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Current Studies at Motherisk
The Safety of Diclectin in Breastfeeding
Neurodevelopment of Children Exposed in-Utero to Chemotherapy for Maternal Breast Cancer (Dr. I Nulman)
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Study seeks women between 4 and 12 weeks in their pregnancy with morning sickness (NVP)
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The Cancer in Pregnancy ForumArchived Questions and Answers
This Forum has been the centre of an exceptional exchange of knowledge diagnosis, treatment, symptoms and other effects of cancer during pregnancy and lactation. All are welcome to review the Questions and Answers posted here, provided that they acknowledge and accept the important proviso and disclaimer below.
My 39 yr old wife has been sucessfully treated for breast cancer. Neo adjuvant chemo-adriamyocin and taxotere, surgery and radiation. Her period returned 9 months post chemo and 4 most post radiation. Our reproductive specialist has informed us that we have eggs ripening. Is there any information that you can suggest on post-chemo pregnancy and or is the risk of birth defects/ development problems higher post-chemo? Is this all too quick?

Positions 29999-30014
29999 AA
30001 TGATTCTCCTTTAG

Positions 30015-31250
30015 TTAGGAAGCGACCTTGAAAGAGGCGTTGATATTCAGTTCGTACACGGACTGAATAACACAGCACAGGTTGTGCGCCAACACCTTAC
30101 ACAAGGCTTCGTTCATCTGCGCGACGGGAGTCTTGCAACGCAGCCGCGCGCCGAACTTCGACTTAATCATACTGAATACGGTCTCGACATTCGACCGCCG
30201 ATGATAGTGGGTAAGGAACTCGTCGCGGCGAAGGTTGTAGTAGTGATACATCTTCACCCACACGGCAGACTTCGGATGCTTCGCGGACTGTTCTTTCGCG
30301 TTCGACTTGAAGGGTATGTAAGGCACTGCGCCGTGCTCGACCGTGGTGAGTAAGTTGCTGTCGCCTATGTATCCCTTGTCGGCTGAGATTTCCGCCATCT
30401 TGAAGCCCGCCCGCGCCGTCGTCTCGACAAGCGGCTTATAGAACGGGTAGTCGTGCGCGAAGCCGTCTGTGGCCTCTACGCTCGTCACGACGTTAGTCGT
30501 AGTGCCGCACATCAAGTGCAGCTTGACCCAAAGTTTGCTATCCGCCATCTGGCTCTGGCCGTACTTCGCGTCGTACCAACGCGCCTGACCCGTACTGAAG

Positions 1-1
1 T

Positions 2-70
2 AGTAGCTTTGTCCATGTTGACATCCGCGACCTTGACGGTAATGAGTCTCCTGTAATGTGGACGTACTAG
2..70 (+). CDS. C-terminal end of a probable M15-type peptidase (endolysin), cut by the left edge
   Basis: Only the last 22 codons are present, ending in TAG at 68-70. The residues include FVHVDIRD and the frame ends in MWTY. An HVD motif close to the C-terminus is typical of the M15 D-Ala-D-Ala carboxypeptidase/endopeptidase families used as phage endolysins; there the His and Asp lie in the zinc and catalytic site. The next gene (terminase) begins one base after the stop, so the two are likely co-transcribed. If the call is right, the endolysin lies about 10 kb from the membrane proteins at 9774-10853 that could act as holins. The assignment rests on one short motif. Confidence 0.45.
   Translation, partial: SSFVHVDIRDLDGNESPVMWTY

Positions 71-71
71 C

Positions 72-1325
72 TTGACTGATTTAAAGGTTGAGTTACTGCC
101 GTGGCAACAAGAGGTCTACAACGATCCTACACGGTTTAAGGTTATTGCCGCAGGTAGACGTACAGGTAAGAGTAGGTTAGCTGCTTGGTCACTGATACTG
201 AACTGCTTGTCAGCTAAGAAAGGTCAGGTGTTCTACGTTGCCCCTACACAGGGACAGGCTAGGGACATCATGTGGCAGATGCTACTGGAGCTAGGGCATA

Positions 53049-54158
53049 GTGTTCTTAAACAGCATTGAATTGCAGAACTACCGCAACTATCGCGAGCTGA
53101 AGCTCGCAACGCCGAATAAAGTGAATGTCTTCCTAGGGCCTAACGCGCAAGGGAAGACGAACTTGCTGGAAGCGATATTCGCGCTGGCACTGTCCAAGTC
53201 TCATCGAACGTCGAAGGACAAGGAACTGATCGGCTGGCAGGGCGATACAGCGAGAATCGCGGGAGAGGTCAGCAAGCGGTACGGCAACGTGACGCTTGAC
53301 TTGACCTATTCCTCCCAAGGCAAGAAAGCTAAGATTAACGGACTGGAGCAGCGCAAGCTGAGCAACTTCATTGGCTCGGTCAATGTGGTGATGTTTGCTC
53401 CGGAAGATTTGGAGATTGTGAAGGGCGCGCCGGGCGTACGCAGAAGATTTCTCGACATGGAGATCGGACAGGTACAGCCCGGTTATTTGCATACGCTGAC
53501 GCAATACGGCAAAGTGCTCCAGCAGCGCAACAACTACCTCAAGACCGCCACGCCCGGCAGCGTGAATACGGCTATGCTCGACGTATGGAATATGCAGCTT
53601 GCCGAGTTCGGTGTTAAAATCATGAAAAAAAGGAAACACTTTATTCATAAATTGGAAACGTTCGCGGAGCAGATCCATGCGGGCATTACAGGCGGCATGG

The following information should not replace the assessment and advice you have been receiving from your physician (cancer specialist, obstetrician, or any other healthcare provider). It is offered for your information only
It is currently unknown whether the chemotherapy agents used to treat your wife's breast cancer, adriamycin (doxorubicin) and taxotere docetaxel), have any negative effects on ovarian function. And, even though THEORETICALLY chemotherapy could damage the genetic content of the eggs which could potentially result in congenital malformations, there is NO EVIDENCE to suggest that following completion of chemotherapy fertile women have higher rates of birth defects (above the 1-3% baseline).
Something else to consider is medical literature that suggests that women who begin chemotherapy later in life have fewer eggs at the time of treatment and therefore the risk of early menopause may be greater (if there has been damage to the eggs or their support cells).
One final note: The medical literature does not indicate that pregnancy shortly after breast cancer will increase the risk of relapse.
Consult your doctor.